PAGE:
Each week we solve one of London’s great mysteries (as submitted by you, the reader). This week Michelle Cross from Camden asks ‘on my way to work, I always notice a blue plaque dedicated to the comedian Willie Rushton in Mornington Crescent tube station in Camden. Why is it there, and what does it have to do with the co-founder of Private Eye?‘
The answer can be found by listening to an episode of ‘that antidote to panel games’, BBC Radio 4’s comedy programme, ‘I’m Sorry I Haven’t a Clue.’ The popular show has been broadcast since 1972, but in 1978, a new element was introduced: the perplexing game of ‘Mornington Crescent’. Without revealing any of the rules (we couldn’t explain them if we tried) the premise of the game is that players must name various London Underground stations in a particular sequence which will finally lead them to ‘Mornington Crescent’.
Radio nerds should travel to www.mornington-crescent-rule.fsnet.co.uk for an explanation of the rules, which if you read very carefully and concentrate hard and don’t have a job and family to attend to, might, just possibly, make sense after days of contemplation, although they won’t.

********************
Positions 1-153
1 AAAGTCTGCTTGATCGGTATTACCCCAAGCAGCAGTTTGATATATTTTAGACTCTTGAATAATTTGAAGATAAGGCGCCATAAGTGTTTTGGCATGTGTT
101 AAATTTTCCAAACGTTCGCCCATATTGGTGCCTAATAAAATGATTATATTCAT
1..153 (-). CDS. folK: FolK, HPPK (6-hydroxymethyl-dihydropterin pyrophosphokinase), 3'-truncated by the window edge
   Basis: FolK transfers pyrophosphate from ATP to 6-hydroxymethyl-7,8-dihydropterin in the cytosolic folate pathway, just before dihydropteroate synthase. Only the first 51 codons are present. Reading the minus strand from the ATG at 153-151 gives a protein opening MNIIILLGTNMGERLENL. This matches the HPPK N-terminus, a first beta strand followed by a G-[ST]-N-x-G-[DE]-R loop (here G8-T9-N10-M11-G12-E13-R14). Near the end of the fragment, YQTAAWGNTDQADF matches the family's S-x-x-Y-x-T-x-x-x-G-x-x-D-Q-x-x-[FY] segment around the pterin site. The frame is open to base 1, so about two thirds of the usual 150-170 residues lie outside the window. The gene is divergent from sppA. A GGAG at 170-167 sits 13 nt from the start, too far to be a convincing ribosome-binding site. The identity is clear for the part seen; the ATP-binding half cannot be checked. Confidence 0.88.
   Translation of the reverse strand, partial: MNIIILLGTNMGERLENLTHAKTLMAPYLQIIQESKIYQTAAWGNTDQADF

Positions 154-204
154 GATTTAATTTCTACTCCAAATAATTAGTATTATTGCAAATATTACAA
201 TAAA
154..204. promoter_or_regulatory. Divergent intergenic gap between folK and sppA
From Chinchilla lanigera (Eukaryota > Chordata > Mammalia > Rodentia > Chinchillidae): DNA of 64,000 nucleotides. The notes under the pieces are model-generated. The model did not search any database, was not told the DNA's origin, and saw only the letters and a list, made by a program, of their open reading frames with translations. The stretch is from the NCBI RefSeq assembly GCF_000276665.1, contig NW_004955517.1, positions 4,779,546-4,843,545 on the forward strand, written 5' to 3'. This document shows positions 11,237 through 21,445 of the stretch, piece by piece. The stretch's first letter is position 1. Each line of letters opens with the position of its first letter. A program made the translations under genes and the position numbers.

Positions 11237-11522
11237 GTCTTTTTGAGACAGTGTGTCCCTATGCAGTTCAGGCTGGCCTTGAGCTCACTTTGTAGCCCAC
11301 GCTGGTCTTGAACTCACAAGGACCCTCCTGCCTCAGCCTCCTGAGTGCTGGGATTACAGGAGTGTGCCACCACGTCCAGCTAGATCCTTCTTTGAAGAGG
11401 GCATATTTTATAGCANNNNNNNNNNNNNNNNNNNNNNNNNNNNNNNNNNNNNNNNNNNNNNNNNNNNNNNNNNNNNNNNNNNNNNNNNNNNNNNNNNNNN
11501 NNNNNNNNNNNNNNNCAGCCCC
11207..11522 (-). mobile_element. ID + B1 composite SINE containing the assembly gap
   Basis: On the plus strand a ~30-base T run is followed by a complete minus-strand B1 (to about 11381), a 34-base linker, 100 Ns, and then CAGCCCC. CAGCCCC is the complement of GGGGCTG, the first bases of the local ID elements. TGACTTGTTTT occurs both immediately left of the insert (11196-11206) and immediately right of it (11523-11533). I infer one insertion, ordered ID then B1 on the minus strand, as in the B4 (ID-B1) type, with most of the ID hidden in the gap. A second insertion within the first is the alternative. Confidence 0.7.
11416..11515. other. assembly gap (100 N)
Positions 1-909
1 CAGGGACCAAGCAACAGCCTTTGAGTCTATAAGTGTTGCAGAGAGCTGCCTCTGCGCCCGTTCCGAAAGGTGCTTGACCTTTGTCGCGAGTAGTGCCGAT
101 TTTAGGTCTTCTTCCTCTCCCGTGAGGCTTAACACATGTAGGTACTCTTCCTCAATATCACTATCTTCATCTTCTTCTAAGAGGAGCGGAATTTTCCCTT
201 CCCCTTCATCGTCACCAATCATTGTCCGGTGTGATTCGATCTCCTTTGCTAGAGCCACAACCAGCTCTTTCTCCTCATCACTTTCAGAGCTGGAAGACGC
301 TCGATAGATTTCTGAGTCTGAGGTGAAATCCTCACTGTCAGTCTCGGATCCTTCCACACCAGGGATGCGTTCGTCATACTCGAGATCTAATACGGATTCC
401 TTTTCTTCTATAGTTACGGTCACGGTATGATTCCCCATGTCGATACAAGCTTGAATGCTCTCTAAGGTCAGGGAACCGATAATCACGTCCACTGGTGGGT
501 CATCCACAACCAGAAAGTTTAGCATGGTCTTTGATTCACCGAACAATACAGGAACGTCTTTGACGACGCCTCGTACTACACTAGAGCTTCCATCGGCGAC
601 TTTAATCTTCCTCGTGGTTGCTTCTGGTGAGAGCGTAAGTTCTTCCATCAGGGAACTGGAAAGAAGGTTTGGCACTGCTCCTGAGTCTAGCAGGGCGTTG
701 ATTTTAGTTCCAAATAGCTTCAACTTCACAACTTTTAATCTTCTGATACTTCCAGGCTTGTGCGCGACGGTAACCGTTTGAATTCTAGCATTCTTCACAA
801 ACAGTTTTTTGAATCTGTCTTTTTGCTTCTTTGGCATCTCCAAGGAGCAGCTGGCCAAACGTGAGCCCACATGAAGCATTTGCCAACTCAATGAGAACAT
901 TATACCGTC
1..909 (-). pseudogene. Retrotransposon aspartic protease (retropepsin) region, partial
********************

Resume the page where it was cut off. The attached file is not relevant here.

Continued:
Few fans can match the grasp of the game displayed by the show’s stars: Graeme Garden, Tim Brooke-Taylor, Barry Cryer and Willie Rushton, who was a panellist and favourite on the show for 22 years, right up until his death from a heart attack in 1996.
Since his death, Rushton’s spot has been deemed irreplaceable and has only been occupied by temporary panellists.
Mornington Crescent station itself was subject to reconstruction for most of the 1990s, but when it was rumoured to be closing for good, a backlash (mainly constituting ‘I’m Sorry I Haven’t a Clue’ fans) ensured it reopened in 1998. In 2002, a blue plaque honouring Rushton was erected there. The ceremony was attended by 200 fans along with Rushton’s fellow panellists.
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